Scientists May Have Figured Out Why Red Wine Gives You a Headache

New research may eventually help solve a mystery relevant to holiday drinkers. Scientists at the University of California Davis and elsewhere believe they’ve figured out why some people quickly develop headaches after drinking red wine but not other alcoholic beverages: too much of a particular flavonoid that mixes badly with alcohol. The team is already set to conduct a small clinical trial to further test their theory.

Alcohol can be a specific headache trigger for some people, while heavy drinking in general can induce them as well. But red wine headaches seem to be their own distinct phenomenon—one that’s eluded an easy explanation. Some experts theorize that it might be due to a surplus of histamine in the grape skins used to make red wine; others speculate that ample amounts of tannins or a type of preservative called sulfites in red wine are to blame. But the authors behind this current study, published Monday in Scientific Reports, have landed on a different culprit: the flavonoid quercetin.

Flavonoids are nutrients found in many plant-based foods, including chocolates and grapes. They may have potential health benefits, such as antioxidant and antimicrobial properties, and they help account for the color of red wine. The team theorized that flavonoids might also cause red wine headaches, based on another biological quirk related to alcohol.

Some people, especially those of Asian descent, are predisposed to flushed red skin and other symptoms after drinking relatively little alcohol. This is usually caused by having a variant of certain genes that help us metabolize alcohol. One of these genes is responsible for the enzyme ALDH2, which breaks down acetaldehyde, a toxic byproduct of alcohol. Without this enzyme, or a less functional version of it, acetaldehyde builds up in the body and makes people sick.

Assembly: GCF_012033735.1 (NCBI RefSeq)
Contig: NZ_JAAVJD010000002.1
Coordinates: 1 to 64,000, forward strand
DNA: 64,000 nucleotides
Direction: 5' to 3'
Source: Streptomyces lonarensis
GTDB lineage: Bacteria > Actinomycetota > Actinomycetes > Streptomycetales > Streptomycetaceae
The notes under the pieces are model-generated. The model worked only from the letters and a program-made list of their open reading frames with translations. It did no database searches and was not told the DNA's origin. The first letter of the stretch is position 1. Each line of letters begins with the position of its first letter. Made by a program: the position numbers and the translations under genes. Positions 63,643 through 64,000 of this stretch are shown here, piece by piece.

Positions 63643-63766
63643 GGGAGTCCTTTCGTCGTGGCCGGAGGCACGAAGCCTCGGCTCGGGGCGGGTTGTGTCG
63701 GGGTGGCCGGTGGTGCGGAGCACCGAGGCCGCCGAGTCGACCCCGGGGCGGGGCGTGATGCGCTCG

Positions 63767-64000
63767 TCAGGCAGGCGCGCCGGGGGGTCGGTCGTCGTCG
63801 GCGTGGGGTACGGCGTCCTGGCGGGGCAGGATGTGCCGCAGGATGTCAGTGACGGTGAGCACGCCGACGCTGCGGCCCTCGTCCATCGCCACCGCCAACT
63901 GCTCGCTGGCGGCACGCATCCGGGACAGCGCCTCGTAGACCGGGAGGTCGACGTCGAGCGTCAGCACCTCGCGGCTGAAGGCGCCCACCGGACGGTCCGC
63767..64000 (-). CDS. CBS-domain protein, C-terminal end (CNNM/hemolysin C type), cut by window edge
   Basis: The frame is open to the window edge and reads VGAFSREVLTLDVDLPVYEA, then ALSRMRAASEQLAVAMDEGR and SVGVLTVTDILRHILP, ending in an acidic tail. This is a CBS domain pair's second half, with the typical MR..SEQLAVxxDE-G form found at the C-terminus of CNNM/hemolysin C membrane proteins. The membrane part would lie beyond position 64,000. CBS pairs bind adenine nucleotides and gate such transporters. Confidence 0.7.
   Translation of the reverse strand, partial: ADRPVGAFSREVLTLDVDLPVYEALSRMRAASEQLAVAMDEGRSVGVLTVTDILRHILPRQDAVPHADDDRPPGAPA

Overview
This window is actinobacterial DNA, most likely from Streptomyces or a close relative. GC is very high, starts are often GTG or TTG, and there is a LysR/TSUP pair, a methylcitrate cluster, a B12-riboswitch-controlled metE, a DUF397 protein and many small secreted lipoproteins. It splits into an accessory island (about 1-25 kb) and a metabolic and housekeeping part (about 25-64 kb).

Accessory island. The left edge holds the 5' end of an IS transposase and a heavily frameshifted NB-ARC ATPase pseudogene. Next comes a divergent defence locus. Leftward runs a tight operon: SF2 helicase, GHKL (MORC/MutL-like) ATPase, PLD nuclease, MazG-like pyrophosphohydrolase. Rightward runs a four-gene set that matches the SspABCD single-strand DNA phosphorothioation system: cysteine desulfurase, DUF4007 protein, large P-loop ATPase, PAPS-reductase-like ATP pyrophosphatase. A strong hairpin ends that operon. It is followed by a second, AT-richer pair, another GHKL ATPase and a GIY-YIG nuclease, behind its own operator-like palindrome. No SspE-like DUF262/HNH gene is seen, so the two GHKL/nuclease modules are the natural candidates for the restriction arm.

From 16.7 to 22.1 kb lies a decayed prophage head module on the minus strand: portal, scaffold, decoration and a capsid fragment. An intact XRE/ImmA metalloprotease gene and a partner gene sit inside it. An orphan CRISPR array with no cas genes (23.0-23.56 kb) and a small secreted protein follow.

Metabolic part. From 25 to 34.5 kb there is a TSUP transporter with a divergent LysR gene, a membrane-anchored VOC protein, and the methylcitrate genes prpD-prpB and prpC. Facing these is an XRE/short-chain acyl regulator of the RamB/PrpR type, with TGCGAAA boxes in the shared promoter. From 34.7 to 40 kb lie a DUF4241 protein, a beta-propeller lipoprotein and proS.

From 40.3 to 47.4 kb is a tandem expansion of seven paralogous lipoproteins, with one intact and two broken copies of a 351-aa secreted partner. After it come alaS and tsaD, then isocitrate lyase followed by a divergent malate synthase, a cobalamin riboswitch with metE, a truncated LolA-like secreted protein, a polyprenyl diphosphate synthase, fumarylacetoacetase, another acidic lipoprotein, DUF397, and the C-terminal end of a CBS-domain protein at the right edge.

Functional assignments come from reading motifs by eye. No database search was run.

The team hypothesized that flavonoids could cause a similar issue with ALDH2 and acetaldehyde. In the lab, they found that a byproduct of quercetin was indeed able to inhibit the production of ALDH2. Based on how much quercetin is found in a typical red wine and how it breaks down in our blood, the team estimates that a standard glass should contain enough quercetin to inhibit ALDH2 production by around 37%.

“We postulate that when susceptible people consume wine with even modest amounts of quercetin, they develop headaches, particularly if they have a preexisting migraine or another primary headache condition,” said co-author Morris Levin, professor of neurology and director of the Headache Center at the UC San Francisco, in a statement from UC Davis.

These findings are far from definitive proof that quercetin causes red wine headaches. And it’s likely that this isn’t the only important piece of the puzzle, the team notes. Some people might have an added vulnerability to this condition, possibly because of how they respond to acetaldehyde or break down quercetin. And the researchers also point out that some red wines contain much more quercetin than others, due to differences in the wine-making process, such as being made with grapes that spend more time in the sun.

The team is now planning to put their theory to a real-world test. With a funding grant from the Wine Spectator Scholarship Foundation, the researchers will conduct a small trial that will compare how people respond to red wines high and low in quercetin.

“We think we are finally on the right track toward explaining this millennia-old mystery,” said Levin. “The next step is to test it scientifically on people who develop these headaches, so stay tuned.”

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